An honest, earnest man

EDITORIALS

BY ART CULLEN

This is the state of our politics: Last Tuesday as Pete Buttigieg was set to campaign in Storm Lake we spotted a headline from a national political blog calling the South Bend mayor a lying expletive — the worst sort of word you have heard. The writer was an African American who excoriated Buttigieg for trying to interpret as an even younger man why black students don’t succeed — always dangerous territory for a white college guy.

We have interviewed Mayor Pete three times, each at his invitation, twice in Storm Lake. Each time we come away singularly impressed with his candor, his honesty and a certain sense of humility. The headline was terribly unfair and obscured some good points, mainly that white people really can’t know what it is like to be black in America. As a gay man, Buttigieg said, he has felt like an outsider in his own country that he defended while serving in the Army. Yet, he told us, he cannot imagine the pain that people of color in our nation have endured.

Buttigieg told us that he spoke with the writer just before speaking with us.

“I believe in dialogue so I called the guy,” Buttigieg said. “We had a healthy conversation and agreed to stay in touch. I don’t know that he is a supporter. But we came to a better understanding. Twitter doesn’t do nuance well.”

The writer had largely the same account of the conversation.

The honesty claim is bogus. Buttigieg did not hide when a South Bend police officer shot a man. The mayor spoke with the victim’s mother, and accepted responsibility. Problems of race and police did not start in the poor Chicago exurbs under the Buttigieg administration, and he doesn’t deserve blame for deep institutional racism that he has been trying to address.

He has spoken of what a marvel Storm Lake and South Bend are for embracing immigrant populations. He understands the structural economic issues that hold back former Midwestern manufacturing centers that have been repurposed out to Mexico or Pakistan. South Bend is making a comeback after decades of depression. He says that immigrants are part of the answer, and that investing in communities of color can revive these places.

Reservations about Buttigieg’s experience or policies are natural. He is 37, and runs a relatively small city. He has not had nearly the same political experience of Joe Biden, Bernie Sanders or even Elizabeth Warren. But he is brilliant, considerate, open to criticism and a worthy progressive. You wouldn’t know it by the beating he was taking last week, after emerging as the front-runner. Warren suffered similar criticism for recommending free universal health care. Even though she is right, you would have thought she was a Bolshevik from the reaction.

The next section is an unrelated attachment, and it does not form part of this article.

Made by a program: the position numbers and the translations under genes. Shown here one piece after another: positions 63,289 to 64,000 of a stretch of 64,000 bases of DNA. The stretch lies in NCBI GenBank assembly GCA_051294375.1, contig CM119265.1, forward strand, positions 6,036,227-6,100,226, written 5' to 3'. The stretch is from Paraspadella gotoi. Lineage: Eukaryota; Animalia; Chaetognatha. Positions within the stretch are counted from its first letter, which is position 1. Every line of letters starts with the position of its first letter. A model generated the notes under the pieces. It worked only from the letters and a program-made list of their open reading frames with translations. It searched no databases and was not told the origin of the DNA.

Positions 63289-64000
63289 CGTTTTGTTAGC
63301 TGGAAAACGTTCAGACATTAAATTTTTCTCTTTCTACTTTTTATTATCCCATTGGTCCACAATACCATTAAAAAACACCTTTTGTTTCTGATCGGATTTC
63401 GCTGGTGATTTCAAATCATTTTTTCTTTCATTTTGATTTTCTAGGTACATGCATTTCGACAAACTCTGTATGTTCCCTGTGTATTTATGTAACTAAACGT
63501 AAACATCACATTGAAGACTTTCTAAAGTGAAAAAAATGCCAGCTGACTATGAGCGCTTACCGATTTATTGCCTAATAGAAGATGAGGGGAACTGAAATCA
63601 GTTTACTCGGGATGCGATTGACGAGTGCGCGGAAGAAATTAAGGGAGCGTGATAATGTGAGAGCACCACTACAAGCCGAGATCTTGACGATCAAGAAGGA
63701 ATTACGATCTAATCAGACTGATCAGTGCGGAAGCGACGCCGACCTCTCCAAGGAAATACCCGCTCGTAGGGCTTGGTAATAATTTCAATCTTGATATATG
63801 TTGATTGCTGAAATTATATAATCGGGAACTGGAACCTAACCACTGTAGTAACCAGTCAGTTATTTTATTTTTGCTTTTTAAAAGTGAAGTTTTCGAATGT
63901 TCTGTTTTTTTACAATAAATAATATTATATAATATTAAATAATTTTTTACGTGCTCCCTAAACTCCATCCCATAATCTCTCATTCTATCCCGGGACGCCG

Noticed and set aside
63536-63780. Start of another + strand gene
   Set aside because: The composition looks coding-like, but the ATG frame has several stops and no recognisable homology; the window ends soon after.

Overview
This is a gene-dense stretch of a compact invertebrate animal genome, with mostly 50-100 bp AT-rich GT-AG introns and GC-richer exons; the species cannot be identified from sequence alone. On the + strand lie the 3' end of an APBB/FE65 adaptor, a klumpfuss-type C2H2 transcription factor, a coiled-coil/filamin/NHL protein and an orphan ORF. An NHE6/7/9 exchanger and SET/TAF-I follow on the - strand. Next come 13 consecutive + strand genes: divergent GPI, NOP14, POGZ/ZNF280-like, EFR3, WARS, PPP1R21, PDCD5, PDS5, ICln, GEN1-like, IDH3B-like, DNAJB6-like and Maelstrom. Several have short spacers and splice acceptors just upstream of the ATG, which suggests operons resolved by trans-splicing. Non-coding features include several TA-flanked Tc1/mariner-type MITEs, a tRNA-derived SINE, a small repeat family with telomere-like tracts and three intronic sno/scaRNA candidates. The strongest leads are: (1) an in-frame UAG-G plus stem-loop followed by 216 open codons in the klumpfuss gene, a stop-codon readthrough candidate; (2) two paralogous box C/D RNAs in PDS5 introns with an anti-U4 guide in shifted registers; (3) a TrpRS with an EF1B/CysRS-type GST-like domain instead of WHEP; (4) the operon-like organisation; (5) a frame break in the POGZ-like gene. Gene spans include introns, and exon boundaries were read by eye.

The truth is that Pete Buttigieg is a tremendous candidate of integrity with tremendous empathy toward people of color. He did not get a fair shake last week.

We are more concerned that his prescriptions for health care reform are too timid against the challenge that sends so many to bankruptcy. He and other conservative Democrats are assailing Warren for being an unrealistic, big-spending left-winger. Warren is merely embracing the politics of FDR, Harry Truman and JFK. It illustrates how far right the party has drifted that its main candidates parrot the insurance industry’s talking points.

The reason Buttigieg is leading the hunt in Iowa is because of his earnest style and modest demeanor. He is a scholar and a patriot, and a public servant who deserves fair consideration. Too bad that these smears obscure the real issues of this debate, such as helping free people of color from generations of poverty. Pete Buttigieg would do as much as any president to help solve those problems. He reinforced it again on his visit to Storm Lake, where the crowd was enthralled with him. Why do they like him so? a New York Times reporter asked. “Because he is polite and people are really impressed with his brains,” we responded. Compare that to the Current Occupant. We know who we pick.

ALSO, CONSIDER HOW lucky we are to see all these candidates. Last week, Buena Vista University played host to Buttigieg and Biden appearances to large crowds. Earlier, Buena Vista hosted the Heartland Rural Forum with The Storm Lake Times in March for six presidential candidates. What fantastic, convenient and comfortable facilities staffed by friendly people we have. What a great way to show Storm Lake to the world.

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